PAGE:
C. Ohnmacht et al., “Basophils orchestrate chronic allergic dermatitis and protective immunity against helminths,” Immunity, 33:364-74, 2010.
Free F1000 Evaluation
Basophils were deemed critical in allergic response and parasite removal, but their precise role has been controversial. David Vöhringer, now at Universitätsklinikum Erlangen, found that basophils are not involved in the primary response against infection with parasitic worms (helminths), as researchers assumed, but rather play a role in immunological memory.
The lucky break
Type 2 helper T cells (Th2) cells secrete IL-4, which promotes B-cell production of antibodies essential for the removal of helminths. Basophils also release IL-4, so Vöhringer wondered if basophils might act coordinately with Th2 cells. He started by trying to conditionally remove a protease that was specific to basophils. Luckily, the engineered mice were unable to make basophils at all, thus providing the researchers with a model for studying basophil immunology.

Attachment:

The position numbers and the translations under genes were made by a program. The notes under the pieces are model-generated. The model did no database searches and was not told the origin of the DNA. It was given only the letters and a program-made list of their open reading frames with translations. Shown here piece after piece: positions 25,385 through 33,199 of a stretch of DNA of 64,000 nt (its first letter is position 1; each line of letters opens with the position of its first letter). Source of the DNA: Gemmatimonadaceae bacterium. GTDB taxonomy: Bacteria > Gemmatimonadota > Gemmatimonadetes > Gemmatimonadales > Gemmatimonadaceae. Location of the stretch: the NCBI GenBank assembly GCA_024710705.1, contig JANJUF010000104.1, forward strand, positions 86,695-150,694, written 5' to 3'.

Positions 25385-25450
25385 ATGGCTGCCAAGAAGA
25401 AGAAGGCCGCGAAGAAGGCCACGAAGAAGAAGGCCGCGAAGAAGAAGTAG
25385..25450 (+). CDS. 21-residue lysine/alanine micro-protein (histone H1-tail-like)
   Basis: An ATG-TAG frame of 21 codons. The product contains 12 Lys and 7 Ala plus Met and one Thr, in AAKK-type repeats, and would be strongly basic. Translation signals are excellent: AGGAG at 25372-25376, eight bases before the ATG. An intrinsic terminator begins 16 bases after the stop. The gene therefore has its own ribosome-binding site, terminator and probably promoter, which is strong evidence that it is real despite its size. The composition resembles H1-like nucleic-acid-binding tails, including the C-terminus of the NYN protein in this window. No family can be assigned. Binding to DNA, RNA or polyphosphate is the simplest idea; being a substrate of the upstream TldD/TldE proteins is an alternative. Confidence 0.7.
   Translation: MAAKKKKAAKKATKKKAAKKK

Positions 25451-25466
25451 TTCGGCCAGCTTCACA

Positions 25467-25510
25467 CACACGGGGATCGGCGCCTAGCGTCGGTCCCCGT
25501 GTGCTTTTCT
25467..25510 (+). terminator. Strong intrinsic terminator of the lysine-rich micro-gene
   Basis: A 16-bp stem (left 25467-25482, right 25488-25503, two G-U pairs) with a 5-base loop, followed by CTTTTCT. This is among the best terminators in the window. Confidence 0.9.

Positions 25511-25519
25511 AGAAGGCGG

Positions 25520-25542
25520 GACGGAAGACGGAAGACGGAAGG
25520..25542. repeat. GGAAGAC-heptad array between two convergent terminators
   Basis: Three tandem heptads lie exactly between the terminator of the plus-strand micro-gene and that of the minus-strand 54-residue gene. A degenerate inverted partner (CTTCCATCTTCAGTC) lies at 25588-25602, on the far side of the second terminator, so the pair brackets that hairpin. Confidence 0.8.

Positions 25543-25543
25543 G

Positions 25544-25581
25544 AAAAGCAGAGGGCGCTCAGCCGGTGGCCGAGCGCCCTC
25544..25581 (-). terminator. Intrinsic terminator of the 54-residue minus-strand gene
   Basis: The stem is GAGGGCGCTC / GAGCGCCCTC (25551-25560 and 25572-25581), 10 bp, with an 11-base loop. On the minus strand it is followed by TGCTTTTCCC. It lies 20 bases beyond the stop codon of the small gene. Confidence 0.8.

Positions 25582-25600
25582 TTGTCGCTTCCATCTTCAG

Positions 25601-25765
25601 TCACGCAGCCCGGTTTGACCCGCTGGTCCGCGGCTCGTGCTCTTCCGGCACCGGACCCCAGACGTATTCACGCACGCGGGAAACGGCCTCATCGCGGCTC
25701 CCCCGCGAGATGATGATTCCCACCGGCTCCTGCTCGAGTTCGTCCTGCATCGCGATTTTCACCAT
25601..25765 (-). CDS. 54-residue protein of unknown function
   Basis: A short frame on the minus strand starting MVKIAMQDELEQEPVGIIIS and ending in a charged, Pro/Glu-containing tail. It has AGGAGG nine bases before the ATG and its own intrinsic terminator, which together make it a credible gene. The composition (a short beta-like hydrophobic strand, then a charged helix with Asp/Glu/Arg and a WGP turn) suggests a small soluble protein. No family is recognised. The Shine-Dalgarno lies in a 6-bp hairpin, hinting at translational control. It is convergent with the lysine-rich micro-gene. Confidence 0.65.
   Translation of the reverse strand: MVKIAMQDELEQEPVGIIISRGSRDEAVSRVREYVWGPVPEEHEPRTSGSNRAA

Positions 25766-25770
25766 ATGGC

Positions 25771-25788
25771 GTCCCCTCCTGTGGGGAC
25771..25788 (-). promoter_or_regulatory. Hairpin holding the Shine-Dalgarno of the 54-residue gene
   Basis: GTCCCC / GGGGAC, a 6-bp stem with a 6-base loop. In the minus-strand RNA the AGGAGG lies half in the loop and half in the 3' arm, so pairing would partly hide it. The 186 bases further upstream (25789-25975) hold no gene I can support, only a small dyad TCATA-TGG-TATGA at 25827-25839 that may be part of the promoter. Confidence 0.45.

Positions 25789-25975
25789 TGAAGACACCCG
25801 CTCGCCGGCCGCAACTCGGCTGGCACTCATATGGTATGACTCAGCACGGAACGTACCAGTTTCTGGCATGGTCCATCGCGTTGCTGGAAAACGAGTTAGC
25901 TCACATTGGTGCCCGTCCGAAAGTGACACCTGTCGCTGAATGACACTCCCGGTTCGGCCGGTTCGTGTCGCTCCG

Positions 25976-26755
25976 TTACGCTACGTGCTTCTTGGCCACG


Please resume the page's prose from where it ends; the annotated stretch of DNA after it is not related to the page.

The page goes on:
Vöhringer’s mice could mount a perfectly adequate Th2 response to parasites, indicating that basophils weren’t needed for instigating the antibody response. It suggested that basophils, “are not as sweepingly essential as first claimed,” says Faculty Member Rick Maizels. Surprisingly, though, the mice failed to clear re-infections with parasites, suggesting that basophils are required for Th2–mediated immunological memory.
The next step
Now, Vöhringer is looking for the mechanism by which basophils contribute to long-term immunological memory and trying to identify which type of B cell interacts with basophils.
F1000 evaluators: J. Hewitson and R. Maizels (Univ of Edinburgh) • R. L. Stevens (Brigham and Women’s Hosp, Harvard Med School) • D. Mucida (The Rockefeller University) and H. Cheroutre (La Jolla Inst for Allergy & Immunology)